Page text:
Saturday, 14 May 2011


In a very hands-on computer technology grade 12 class, we've built our own network from scratch and students have been working through the A+ CompTIA technician's course. The final goal of the course is to get students into the position of actually getting certified as PC technicians. If they go on to college for courses, they'll already have the first certification they need. If they go to work, they'll be able to work in Futureshop, Staples or whatever (all those computer support people must have A+ certification).

The goal was a relevant, purpose driven class with real world value and as much technology as I could possibly provide.

I've spent a lot of time and energy getting my hands on equipment and making space for the students to be able to develop technology from the ground up. I hadn't spent as much time walking students through some very information heavy review, my hope was that the hands on technology would offer us in-class opportunities to review the material.

Some students, once they got the network to a functional level, got very distracted by the fact that it can play networked games. This conversation happened recently when I suggested they needed to be ready to review the entire course because we were running out of time. One student felt that he hadn't been handed the learning on a silver enough platter:

Grade 12 student: "but you're the teacher, shouldn't you be making us learn this?" (instead of letting us play games)

Me: "I've done back flips to get you guys access to multiple A+ courses, material and testing practice. I've also drilled you on the material on a daily basis. When we get done with that, you are given time to read ahead on future material, review what you missed, or apply your theory hands on. At that point I want to help people on a one on one basis. If you choose to play games with that time, it's my job to force you to learn?"

student: "..."

me: "I'm not here to force you to learn, no one can do that. You're senior students on the verge of graduating. If this were a junior class, we'd have more regimented lessons, but it isn't. I expect you to be able to address yourself to what's going on. I'm not about to force your head into the learning water here, if you don't want to drink, that is your choice. It puts you in a bad place in post secondary though, they don't spoon feed at all."

student: "but we're not college students, you shouldn't run the class like that."

me: "you're about to be, at what point would you like to transition into post secondary if not in grade 12? Do you think they are going to spoon feed you next year?"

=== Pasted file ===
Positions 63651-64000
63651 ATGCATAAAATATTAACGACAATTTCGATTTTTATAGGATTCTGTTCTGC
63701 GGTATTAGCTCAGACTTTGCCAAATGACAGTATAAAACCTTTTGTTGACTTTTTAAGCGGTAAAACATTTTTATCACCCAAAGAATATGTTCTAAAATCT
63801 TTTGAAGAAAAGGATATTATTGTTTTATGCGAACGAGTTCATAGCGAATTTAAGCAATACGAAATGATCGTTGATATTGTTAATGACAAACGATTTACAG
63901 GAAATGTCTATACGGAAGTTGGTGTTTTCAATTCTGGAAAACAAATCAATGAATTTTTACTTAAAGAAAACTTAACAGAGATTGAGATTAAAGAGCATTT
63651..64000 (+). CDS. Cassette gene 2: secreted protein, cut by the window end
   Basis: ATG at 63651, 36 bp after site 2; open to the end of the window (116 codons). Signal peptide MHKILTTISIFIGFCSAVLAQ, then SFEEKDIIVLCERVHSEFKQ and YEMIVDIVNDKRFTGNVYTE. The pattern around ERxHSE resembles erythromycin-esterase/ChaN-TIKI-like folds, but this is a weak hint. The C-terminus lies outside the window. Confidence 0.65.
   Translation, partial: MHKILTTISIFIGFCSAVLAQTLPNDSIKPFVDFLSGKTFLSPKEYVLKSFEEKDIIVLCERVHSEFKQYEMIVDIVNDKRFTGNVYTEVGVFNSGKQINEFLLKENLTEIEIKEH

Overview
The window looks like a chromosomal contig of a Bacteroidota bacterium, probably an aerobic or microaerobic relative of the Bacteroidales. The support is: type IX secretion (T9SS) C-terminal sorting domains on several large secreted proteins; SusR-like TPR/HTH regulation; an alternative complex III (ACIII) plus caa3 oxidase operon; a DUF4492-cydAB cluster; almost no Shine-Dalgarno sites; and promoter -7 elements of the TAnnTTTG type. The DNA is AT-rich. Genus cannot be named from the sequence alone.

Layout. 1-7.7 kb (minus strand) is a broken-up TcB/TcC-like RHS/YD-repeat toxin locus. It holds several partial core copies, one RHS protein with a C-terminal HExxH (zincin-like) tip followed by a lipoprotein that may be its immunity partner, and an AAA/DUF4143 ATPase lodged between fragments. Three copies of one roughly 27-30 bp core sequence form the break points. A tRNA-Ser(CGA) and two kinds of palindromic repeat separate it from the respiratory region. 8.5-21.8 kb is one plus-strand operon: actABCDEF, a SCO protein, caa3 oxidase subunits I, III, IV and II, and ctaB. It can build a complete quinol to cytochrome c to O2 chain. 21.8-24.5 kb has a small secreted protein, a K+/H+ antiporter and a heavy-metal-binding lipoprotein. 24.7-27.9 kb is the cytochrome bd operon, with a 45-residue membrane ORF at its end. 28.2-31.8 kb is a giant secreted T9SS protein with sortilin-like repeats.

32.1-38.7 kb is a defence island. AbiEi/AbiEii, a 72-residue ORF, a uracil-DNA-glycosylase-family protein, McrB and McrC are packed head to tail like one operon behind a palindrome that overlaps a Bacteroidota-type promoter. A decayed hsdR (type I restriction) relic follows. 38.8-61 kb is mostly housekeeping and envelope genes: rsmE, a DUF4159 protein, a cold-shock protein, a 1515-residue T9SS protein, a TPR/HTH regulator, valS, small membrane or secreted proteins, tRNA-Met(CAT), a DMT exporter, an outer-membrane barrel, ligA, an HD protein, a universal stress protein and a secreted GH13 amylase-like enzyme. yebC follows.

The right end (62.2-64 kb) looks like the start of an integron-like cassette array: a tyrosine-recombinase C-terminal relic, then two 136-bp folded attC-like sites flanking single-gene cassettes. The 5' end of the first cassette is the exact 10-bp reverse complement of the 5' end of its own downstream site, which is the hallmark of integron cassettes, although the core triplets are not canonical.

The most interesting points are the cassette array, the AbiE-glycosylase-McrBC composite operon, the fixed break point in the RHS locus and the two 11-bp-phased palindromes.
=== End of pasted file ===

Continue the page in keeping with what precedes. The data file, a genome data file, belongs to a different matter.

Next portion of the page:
Not ten minutes later we wrapped up the chapter review and students were let loose on the network. Guess what he did...

me: "After our recent conversation, what you're doing there is quite provocative. Are you trying to aggravate me?"

He didn't stop, he just minimized the window. I feel sorry for the guy.

This class has a truly awesome amount of technology at their disposal, I'm jealous. When I took my certifications, I had to take apart and reassemble the only PC we had in the house, and look at pictures of other ones because I had nothing on hand. I didn't have a certified technician there enthusiastic about experimenting and throwing everything from imacs to netbooks, to laptops to multiple desktop formats into the mix. I also had to pay four times what I'm getting the certs for this group of students for. This guy is spoiled for choice, and all he wants to do is play (fairly lame) old games and whine about not being treated like he's ten years old. I'm not saying they shouldn't take a break and blow off some steam, but they seldom put in the effort to deserve the break.

I've got some good students in that class, but they're all bitten to a greater or lesser degree by their wealth; it makes them complacent and lazy. When I think about what the students in my computer club at my old school in the suburbs would have done with all of this equipment, it makes me sad. Even when you make the learning, meaningful, individualized and pack it with technology, you can't force a spoiled, lazy horse to drink it up.